This parking inventory was taken a couple years ago when spaces were manually counted, according to Terry Berkbuegler, planner. She said the count is conservative because it doesn’t include any of the on-street parking spaces on the south side of Park. The only spots that are consistently full are the city lot behind city hall, the on-street spaces along Shawnee north of city hall and the on-street spaces on Elm Street in the first block north and south of Main Street. Also, Berkbuegler said it looks like some of the on-street spaces up by the pool fill up in the afternoon as well during the summer. Some of the spaces highlighted appear to be privately owned. Submitted graphic

Albert Rukwaro
Special to The Gardner News
Plans to revitalize downtown Gardner are starting to take shape with city officials and project consultants sharing several concepts for the project during a public meeting Sept. 10.
Terry Berkbuegler, lead consultant, said the group of engineers, architects and city officials had developed several concepts after reviewing the results of a citizens’ survey conducted earlier in the year.
He said the team had also conducted a traffic study in downtown Gardner including a tally of available parking spots.
“There are 755 parking spots in the area with most of them between Elm and Center” he said adding that some of the spots like the ones behind city hall are heavily utilized during working hours.
He said Elm Street has a lot of parking spots, and some of the proposed plans call for the street to be made a pedestrian oriented street.
The plans center on land between city hall and the aquatic center and behind the library and the Presbyterian Church.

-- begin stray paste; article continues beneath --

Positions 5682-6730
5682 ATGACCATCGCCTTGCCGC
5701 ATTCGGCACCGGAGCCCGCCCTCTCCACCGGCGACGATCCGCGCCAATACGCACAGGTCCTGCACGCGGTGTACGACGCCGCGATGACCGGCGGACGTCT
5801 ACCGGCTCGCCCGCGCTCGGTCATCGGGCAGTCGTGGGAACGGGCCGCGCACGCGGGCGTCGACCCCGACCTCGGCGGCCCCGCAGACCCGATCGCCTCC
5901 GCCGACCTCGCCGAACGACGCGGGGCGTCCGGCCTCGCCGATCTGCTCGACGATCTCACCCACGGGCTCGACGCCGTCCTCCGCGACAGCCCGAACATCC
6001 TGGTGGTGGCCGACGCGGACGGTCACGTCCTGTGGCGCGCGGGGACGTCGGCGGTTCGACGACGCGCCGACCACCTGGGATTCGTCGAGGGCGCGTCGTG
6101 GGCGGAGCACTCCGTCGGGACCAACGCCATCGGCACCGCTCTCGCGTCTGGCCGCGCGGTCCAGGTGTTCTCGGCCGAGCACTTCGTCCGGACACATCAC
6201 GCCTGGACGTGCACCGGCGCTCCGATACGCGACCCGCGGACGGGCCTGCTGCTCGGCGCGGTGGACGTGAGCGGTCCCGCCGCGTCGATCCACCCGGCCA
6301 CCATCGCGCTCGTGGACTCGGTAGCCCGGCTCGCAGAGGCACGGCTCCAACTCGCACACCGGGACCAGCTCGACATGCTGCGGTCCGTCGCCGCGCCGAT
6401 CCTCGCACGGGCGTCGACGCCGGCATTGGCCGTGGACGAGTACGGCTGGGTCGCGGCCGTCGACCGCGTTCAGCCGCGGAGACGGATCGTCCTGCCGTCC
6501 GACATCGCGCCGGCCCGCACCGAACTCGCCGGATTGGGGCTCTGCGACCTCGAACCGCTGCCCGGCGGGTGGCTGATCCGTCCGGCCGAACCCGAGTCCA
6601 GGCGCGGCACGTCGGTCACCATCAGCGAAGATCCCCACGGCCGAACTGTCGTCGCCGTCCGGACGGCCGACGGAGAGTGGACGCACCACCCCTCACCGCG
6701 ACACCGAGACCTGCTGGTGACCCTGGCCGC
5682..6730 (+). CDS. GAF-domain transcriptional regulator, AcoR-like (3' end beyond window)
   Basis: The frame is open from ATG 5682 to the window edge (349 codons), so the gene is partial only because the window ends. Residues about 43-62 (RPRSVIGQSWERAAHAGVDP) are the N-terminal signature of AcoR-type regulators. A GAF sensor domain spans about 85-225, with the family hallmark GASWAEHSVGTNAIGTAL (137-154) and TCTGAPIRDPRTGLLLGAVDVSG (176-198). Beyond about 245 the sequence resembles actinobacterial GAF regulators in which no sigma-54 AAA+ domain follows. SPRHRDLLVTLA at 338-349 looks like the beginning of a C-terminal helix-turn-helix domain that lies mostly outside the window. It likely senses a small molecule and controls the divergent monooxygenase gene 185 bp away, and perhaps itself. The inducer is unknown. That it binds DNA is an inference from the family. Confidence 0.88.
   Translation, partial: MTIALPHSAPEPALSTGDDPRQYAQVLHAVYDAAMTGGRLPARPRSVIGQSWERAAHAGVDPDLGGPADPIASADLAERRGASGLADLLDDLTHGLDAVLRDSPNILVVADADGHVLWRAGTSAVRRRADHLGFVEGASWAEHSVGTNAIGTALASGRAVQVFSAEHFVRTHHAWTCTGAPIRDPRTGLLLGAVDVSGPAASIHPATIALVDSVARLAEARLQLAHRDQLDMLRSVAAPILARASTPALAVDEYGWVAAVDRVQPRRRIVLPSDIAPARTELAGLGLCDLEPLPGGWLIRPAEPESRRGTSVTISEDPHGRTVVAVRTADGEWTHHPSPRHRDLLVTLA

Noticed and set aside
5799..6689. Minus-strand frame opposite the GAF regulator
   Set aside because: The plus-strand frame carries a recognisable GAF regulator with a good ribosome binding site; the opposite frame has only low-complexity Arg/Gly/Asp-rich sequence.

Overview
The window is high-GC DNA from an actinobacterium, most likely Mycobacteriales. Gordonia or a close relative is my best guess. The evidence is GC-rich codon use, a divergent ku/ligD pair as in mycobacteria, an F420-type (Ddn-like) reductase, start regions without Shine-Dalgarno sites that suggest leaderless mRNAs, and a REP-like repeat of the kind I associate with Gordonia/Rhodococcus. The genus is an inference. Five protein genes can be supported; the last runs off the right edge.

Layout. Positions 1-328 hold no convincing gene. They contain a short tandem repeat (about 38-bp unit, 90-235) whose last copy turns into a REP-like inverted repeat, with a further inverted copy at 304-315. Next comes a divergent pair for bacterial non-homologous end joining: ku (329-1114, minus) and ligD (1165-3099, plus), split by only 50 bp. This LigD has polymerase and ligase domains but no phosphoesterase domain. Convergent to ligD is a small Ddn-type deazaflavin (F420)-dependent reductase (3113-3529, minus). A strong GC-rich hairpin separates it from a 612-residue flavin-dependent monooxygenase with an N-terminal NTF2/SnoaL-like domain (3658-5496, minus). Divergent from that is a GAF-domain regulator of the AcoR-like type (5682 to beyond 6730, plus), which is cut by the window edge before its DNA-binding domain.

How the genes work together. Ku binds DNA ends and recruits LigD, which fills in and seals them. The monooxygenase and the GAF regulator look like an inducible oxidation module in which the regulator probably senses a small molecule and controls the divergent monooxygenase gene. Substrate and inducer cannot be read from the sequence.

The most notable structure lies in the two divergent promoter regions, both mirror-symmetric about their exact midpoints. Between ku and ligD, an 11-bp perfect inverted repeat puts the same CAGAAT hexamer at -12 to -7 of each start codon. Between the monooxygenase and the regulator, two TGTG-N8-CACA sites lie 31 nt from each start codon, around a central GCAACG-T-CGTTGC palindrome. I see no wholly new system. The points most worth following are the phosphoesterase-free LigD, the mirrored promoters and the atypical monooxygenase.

He said some of the land is owned by the church, and there have been constructive discussions with the church about the land.
He said other plans may affect the current location of Blazers Restaurant.
“We are also talking to them, and they may be amenable to moving to a different location,” he said.
The group shared architectural renderings of the proposals including a farmer’s market, open air amphitheater, an art garden, an outdoor seating area with a fire pit and a multi purpose community building.
The plans also call for the construction of a mixed use development including shops and townhouses along Center Street.
He said that the plans focused on a plan that encourages the staging of smaller events in the downtown area as opposed to large events like festivals.
The group said the downtown area faces significant issues with ADA compliance, and some streets and sidewalks may be need to be replaced.
Berkbuegler said there was a possibility that Gardner could host a transit bus hub as part of a metro-wide plan being developed by the Kansas City Transit Authority and local governments.
In developing the plans, the group visited several area cities which have recently completed similar downtown projects.
The group visited Linden Square in Gladstone, the Farmers Market in Overland Park, Park Place in Leawood and downtown Lees Summit, Mo.
Mid America Regional Council will fund 80 percent of the project with the city paying the balance.